What is Visitors Count?

Visitors Count! is AASLH’s visitor research program for mid- to large-sized museums and history organizations. This program provides the data and insights you need to create a successful and thriving history organization.

Visitors Count! clients receive a one-time use of the Visitors Count! survey instrument, guidance from AASLH staff from start to finish, data entry, processing and analysis, a final report, and a one-day meeting.

Participants in the program work with AASLH to customize a survey instrument and a plan for collecting replies. Then, an expert analyzes the data and creates a detailed custom report. The Visitors Count! report places your visitor survey data in perspective by comparing your results with similar museums, all while keeping your data confidential. It also provides statistically-derived “key drivers” that help you understand what makes for a great visitor experience at your unique institution. At the end of the survey and analysis period, participants are invited to Nashville for an optional (but highly recommended) meeting to discuss their findings with AASLH staff, the analyst who prepared their report, and other museums in the program.


Why is Benchmarking So Important?

Survey ratings only tell part of the story. Visitors Count! places your visitor survey data in perspective by comparing your results with museums similar to yours, all while keeping data confidential. Find out how you stack up to museums or sites in your region, those with similar budgets, and more. Visitors Count! is the only program that offers this valuable benchmarking feature.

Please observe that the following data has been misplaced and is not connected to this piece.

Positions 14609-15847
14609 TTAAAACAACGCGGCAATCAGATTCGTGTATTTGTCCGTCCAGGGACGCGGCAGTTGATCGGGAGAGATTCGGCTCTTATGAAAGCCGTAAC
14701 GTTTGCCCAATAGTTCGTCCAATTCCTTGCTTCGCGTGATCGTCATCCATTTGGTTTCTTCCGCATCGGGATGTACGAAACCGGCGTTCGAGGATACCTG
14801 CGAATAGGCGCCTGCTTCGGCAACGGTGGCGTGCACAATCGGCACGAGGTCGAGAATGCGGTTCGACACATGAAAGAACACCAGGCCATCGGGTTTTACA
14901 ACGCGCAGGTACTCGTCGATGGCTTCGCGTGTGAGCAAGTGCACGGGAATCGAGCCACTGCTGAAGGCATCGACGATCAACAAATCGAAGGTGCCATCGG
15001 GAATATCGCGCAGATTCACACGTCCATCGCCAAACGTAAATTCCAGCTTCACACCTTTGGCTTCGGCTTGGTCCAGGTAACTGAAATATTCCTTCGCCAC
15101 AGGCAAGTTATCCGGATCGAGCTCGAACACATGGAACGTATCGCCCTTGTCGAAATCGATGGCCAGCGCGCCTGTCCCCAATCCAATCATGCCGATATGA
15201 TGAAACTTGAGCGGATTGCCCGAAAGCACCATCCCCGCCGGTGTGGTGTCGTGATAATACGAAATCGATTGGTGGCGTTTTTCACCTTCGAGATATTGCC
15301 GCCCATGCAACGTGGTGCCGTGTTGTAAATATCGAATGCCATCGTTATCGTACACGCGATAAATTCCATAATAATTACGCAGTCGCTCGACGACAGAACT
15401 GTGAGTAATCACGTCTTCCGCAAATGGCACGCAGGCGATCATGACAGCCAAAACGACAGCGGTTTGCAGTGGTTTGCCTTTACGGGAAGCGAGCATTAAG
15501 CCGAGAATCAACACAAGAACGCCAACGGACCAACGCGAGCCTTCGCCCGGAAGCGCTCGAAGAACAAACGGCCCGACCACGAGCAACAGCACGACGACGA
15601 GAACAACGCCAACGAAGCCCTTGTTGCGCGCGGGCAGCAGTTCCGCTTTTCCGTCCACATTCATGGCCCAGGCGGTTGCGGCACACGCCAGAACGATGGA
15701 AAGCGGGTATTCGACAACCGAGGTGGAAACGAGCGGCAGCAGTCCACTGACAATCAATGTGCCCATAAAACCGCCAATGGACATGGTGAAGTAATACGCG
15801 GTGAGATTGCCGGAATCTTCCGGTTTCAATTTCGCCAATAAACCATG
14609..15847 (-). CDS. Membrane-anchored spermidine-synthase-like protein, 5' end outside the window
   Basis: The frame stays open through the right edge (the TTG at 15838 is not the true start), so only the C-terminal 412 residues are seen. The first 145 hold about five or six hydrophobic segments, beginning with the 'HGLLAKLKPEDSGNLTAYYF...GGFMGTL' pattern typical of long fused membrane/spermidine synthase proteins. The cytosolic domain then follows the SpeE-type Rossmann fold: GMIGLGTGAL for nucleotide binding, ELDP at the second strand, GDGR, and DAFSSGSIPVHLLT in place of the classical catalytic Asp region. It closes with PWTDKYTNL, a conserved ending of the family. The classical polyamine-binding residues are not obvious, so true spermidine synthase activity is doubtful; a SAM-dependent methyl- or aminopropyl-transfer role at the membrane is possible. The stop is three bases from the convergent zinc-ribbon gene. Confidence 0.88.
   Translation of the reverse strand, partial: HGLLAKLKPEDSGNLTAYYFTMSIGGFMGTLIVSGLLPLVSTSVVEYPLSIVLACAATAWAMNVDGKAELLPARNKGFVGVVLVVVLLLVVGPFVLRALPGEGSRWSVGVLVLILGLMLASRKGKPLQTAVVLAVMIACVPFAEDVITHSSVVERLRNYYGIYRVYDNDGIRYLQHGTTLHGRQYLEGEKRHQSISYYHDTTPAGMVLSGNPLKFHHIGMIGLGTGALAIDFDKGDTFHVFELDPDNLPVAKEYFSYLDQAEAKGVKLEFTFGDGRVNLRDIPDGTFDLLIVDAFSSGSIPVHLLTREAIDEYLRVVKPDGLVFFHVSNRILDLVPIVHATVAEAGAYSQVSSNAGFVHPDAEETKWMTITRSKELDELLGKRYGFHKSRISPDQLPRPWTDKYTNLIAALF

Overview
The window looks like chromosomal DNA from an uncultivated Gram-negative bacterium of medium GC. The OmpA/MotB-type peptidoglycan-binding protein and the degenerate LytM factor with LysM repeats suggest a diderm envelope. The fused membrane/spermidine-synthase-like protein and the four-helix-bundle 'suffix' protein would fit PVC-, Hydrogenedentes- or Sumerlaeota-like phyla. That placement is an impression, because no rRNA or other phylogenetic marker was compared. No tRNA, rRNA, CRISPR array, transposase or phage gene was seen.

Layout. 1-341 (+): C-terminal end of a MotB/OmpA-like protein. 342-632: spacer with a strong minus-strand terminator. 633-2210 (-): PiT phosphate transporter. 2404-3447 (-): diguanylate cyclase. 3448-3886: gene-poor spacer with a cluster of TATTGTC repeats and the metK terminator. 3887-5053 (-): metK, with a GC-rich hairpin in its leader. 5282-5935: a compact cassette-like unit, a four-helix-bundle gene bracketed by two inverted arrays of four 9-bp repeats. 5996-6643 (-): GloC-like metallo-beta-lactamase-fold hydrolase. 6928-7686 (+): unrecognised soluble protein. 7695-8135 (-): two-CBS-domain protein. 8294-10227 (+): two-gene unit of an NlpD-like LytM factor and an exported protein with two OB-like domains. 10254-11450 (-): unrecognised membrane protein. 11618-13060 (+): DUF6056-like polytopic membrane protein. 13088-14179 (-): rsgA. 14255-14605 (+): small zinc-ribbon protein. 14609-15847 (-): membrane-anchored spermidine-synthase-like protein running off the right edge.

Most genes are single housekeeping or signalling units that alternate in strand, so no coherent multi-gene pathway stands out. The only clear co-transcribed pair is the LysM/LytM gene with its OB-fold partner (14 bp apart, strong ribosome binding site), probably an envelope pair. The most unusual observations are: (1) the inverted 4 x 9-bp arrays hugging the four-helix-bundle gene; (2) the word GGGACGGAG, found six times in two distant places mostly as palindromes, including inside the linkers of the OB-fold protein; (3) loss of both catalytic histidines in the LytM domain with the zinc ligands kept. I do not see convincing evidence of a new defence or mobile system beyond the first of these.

Want to learn more? Watch this free informational webinar.

Why survey your visitors?

Gone are the days when you could base your museum or historic site’s definition of success on visitation totals, budget reports, or staff goals and objectives. Successful organizations understand what people expect, need, and want when visiting―and what will bring them back. And only your visitors can provide this critical insight.

It’s no longer enough to know why people visit museums and sites. You need to know why people come to your museum or site. What makes your museum unique? Only when you know this can you develop a visitor experience that builds audience loyalty and guarantees your doors stay open.

 


What types of surveys are there?

Gate Visitor Survey – The Gate Visitor survey collects data and feedback from general visitors to museums, historic sites, historic houses, and related institutions. If you want to survey your spring and summer visitors, the registration deadline is in mid-February each year. To survey your summer and fall visitors the sign-up deadline is June 1. Of course, there is some flexibility with seasons, particularly if your museum or site is located in an area where winter is a significant tourist season or you have other considerations you want to discuss with us. We are always happy to tailor your survey project so you can collect the most reliable and accurate data.

Once you register for Visitors Count!, AASLH works with you to create your survey instrument which is a combination of Visitors Count! questions and custom questions that focus on issues specific to your museum. We provide an online orientation session and program handbook along with personal service and guidance throughout the project. Once your survey instrument is ready, you distribute the questionnaires to people who visit your facility with the goal of collecting up to 100 completed surveys in each season (200 total). After data entry, processing and analysis by our partner agency, the Center for Nonprofit Management of Nashville, your final report is delivered electronically. An optional but highly recommended one-day meeting is held the following week in Nashville to help you understand your results, benchmarks, key drivers, and priorities for digging deeper. From start to finish, the process takes approximately 10 months.